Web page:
That's because fuel prices and an economic downturn have caused a dramatic across-the-board decline in the residual values of Detroit's gas-slurping finest, leaving the world of automotive finance to grapple with the long-looming consequence of an industry that earned its keep building big vehicles vulnerable to gas price inflation. Dormant liabilities with names like Silverado, Expedition, and Durango have turned overnight into angry, cash-eating zombies that promise to cost Detroit billions.
When lessors overstate a vehicle's likely residual value, innocently or otherwise, they lower monthly payments, but they also take a gamble that the value will be there in 24 or 36 or 48 months. It's a gamble they seem to be losing with frightening regularity, as yesterday's profit morphs into today's loss, each bad lease a nightmare akin to the one average citizens face when they find out they owe more than their car is worth. It's bad enough when you find your own self upside down, but when hundreds of thousands of leases go upside down on you at once, it's worse.
How much worse? Last summer, Chrysler announced it would stop leasing. Period. GM declared its intention to halt leasing in Canada. Like Ford, it plans to charge more for its leases in the United States going forward. Times are tough, boy.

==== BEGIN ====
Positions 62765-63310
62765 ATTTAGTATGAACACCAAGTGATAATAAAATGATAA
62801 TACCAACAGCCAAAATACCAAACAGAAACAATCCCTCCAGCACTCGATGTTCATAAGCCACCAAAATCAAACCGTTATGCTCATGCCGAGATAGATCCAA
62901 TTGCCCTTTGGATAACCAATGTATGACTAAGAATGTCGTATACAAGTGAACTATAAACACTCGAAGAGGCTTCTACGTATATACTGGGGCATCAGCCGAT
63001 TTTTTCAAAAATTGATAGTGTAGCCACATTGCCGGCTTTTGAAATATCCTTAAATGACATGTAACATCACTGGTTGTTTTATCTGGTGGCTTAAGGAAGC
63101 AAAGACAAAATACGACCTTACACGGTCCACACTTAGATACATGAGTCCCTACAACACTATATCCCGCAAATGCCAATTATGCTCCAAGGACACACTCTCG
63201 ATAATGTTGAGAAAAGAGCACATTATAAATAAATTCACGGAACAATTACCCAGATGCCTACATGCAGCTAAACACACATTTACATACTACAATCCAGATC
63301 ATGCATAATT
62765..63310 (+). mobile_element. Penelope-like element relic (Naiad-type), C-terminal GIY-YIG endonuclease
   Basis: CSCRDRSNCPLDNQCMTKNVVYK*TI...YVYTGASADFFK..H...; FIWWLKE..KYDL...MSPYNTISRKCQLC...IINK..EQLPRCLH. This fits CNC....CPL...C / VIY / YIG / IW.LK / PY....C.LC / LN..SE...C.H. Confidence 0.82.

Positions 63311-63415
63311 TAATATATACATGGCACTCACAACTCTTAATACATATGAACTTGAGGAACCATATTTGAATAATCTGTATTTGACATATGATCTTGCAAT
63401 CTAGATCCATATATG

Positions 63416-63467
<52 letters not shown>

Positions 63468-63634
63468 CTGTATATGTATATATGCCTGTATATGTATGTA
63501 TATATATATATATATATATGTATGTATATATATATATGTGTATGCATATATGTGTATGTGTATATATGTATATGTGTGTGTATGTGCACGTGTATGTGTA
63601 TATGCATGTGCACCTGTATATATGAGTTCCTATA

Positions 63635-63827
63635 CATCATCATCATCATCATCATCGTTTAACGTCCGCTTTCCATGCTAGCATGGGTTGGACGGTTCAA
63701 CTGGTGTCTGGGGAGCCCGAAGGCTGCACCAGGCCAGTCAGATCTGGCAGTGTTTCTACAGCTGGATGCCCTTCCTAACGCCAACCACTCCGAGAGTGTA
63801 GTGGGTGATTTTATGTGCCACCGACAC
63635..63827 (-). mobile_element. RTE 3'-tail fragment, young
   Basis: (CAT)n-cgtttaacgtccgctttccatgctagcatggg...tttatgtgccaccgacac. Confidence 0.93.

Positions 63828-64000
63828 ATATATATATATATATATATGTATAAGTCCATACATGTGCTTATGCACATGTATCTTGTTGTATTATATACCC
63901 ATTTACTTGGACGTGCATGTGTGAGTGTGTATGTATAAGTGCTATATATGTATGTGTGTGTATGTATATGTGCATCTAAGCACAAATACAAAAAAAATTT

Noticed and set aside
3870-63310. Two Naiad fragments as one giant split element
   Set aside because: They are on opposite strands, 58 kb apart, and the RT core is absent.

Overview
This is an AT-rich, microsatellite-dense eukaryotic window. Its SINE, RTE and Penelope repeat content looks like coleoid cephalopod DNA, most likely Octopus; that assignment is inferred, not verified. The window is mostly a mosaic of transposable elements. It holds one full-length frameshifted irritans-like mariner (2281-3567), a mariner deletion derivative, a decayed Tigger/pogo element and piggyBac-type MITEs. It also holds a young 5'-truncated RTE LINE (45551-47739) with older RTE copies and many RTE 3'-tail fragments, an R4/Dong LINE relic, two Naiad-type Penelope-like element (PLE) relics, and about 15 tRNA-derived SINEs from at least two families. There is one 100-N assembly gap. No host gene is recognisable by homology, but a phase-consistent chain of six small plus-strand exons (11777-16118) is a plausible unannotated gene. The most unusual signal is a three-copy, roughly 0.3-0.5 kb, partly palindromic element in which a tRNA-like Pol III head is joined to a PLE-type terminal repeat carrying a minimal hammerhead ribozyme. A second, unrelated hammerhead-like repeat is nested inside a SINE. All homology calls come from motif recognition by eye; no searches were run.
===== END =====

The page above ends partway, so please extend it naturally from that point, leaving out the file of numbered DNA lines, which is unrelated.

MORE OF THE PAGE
The government says it's not ready to call it a recession, yet, but it doesn't take a proclamation to know that the balloon has sprung a leak. The sour fruit of plummeting residual values reflects the agonizing descent already in progress for domestic makers, while hastening it, too.
When you won't lease the cars you make, you've said you're not willing to bet your own money that they will be worth as much as you say they will in years to come. Whether you can't afford to or you choose not to, either way, you have an effective strategy for not building confidence in your brand. But it's not only the firms' self-esteem that's lacking. Moments after Chrysler announced that it would stop leasing its vehicles, Chase Auto Finance chimed in that it, too, would no longer write leases on Chrysler offerings. And lest anyone get the wrong idea, Wells Fargo let it be known that it didn't want anyone thinking it was writing Chrysler paper anymore, either.